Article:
The Daily Pennsylvanian is a student-run nonprofit.

Please support us by disabling your ad blocker on our site.

The Quakers had their best first day at the Ivy Championships in a very long time yesterday. The past four months have been extremely encouraging for the Penn women's swimming team. Under interim coach Mike Schnur, the Quakers finished the regular season at .500 overall, and were able to notch victories over Cornell and Dartmouth after failing to win a single Ivy League meet in the past seven years. Now, Penn has a chance to put a cherry on top of their season's hot-fudge sundae as it competes at the Ivy League Championships at Harvard this weekend. The meet commenced yesterday morning and will continue until tomorrow evening. Yesterday, preliminaries and finals were held for six events -- the 200-yard freestyle relay, the 500 free, the 200 individual medley, the 50 free, the one-meter diving event and the 400 medley relay. The preliminaries and finals will be held for the remaining 14 events today and tomorrow. After the first day of swimming, Princeton leads the meet with a score of 256 points, while defending champion Brown holds second place with 214 points. The Quakers slept soundly last night with the knowledge that they had tallied 61 points yesterday, a score good enough to keep them ahead of the Big Red and the Big Green -- the two Ivy teams they beat this season -- and in sixth place. Cornell trails Penn by a scant five points, while Dartmouth is mired in last with 46. Harvard, Yale and Columbia round out the field, occupying the third, fourth and fifth spots, respectively. Penn, which finished dead last at the 1999 Ivy championships, received encouraging performances from freshman Jessie Anders in the 50 free prelims and junior captain Cathy Holland in the 200 individual medley bonus consolation heat. Anders' 24.20 sixth-place finish was good enough for a spot in the 50 free finals -- the Quakers' first finals appearance since 1997 in any individual event -- and a new school record. Her time broke the previous 10-year old record of 24.22. Anders finished eighth in the 50 free finals with a time of 24.53, good for 11 points. Holland's 2:07.97 in the 200 IM bonus heat broke the school record of 2:09, set in 1984. Prior to yesterday, it was the Penn women's swimming team's longest-standing record. And even though Holland's phenomenal performance was overshadowed by the other swimmers in the 200 IM -- she finished 17th, garnering no points -- Schnur is thrilled with the team's performance. "It's great. It's the best first day [of the Ivy championships] we've ever had," Schnur said. "We have a lot more points than we had at this point last year, or any years, even the last five or six. If [Anders] wasn't in finals, we wouldn't be in sixth place." By far the most eye-popping performance of the day came from Columbia senior and probable 2000 U.S. Olympian Christina Teuscher, who swam the 200 IM in an unbelievable 1:58.87 -- a time which gave her the victory over Brown senior Stephanie Hughes by a little over three seconds. Teuscher, whom Schnur once referred to as the "Michael Jordan of the Ivy League," missed breaking the Ivy Championships 200 IM record -- which she set last year -- by a little over a second. Columbia's lack of depth beyond Teuscher -- the Lions had only four other swimmers win points in individual events -- continues to keep Columbia from the upper echelons of the tournament. The Lions are only 45 points ahead of the Quakers. But it would take a near-miracle for Penn to overtake Columbia, considering the 189-109 shellacking the Quakers took at the hands of the Lions December 10 -- not to mention the fact that Columbia has Teuscher, giving it a near-automatic first-place finish each time she swims. Thus, being able to look down at Cornell or Dartmouth -- or both -- come tomorrow night would seem to be a more realistic goal. But Penn was beaten soundly on the diving board yesterday and must overcome those points lost to have any chance of not finishing last. Penn does have in its favor its swimming strength, and with no diving events scheduled for today, the Quakers hope to open up some distance between them and their pursuers. Schnur thinks that Holland and freshman Margaret Jones will score points today in the 400 IM, and he hopes the same of sophomore Devin McGlynn and freshman Katy Sanderson in the 200 IM. Schnur is also heartened by the fact that the Quakers are in sixth place without yet putting in the pool one of their best young swimmers, freshman Kate Patrizzi, who will swim today in the 100 butterfly and the 100 breaststroke. "We've finished last eight years in a row, and to get out of that basement would be great," Schnur said.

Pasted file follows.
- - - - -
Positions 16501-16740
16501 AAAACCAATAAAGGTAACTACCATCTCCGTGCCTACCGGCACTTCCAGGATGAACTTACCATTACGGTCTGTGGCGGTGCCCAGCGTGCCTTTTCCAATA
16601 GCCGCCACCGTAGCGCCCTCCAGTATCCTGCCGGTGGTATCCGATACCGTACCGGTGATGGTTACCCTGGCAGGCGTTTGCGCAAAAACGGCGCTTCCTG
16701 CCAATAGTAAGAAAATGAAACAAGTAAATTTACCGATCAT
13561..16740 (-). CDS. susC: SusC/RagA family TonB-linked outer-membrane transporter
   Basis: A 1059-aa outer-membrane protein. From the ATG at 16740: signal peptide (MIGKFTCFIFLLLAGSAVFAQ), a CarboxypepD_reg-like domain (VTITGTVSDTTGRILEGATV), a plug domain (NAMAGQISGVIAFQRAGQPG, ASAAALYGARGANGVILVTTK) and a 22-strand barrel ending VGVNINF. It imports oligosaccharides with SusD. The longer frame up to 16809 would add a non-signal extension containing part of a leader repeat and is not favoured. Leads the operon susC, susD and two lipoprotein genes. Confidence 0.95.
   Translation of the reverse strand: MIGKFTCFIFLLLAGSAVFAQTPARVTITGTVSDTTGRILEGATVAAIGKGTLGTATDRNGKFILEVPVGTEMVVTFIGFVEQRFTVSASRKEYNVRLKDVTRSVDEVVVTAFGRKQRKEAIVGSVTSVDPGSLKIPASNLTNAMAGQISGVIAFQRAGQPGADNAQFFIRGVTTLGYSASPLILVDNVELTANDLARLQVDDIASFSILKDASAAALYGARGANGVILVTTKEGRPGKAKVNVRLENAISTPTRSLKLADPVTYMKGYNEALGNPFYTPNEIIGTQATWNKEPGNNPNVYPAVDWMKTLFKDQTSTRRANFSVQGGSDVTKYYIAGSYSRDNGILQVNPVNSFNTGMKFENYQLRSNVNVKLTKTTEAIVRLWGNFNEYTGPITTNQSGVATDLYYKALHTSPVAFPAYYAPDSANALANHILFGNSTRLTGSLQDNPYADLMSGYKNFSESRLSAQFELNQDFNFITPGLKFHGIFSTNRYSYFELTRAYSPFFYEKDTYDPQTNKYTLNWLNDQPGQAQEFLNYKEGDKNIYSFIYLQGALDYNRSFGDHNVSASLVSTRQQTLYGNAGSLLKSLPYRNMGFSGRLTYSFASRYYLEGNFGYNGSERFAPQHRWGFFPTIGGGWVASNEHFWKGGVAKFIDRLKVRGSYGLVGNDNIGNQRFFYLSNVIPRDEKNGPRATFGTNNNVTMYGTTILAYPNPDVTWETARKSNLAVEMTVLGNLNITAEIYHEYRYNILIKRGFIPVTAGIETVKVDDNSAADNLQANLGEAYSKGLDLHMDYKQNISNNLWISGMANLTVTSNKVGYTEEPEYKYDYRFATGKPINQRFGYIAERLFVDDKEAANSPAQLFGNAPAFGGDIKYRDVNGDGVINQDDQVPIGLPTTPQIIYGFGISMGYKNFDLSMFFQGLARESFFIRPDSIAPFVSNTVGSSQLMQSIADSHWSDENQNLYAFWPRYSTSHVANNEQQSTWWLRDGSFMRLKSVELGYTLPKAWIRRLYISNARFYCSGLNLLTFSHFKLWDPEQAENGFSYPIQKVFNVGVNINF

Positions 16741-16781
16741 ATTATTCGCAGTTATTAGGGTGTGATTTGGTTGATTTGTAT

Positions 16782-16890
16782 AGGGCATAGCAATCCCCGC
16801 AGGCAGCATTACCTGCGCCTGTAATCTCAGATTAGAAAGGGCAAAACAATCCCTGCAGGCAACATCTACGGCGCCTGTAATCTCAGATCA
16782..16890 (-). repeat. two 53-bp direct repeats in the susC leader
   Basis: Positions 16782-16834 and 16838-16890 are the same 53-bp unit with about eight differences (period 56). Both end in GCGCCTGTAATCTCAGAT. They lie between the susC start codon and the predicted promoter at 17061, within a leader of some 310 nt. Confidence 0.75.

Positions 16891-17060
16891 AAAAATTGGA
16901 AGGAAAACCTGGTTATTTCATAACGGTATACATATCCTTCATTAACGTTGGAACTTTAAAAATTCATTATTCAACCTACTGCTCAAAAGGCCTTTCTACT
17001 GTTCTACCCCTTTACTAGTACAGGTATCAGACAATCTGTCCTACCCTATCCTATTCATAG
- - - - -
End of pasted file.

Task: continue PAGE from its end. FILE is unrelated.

Comments powered by Disqus

Please note All comments are eligible for publication in The Daily Pennsylvanian.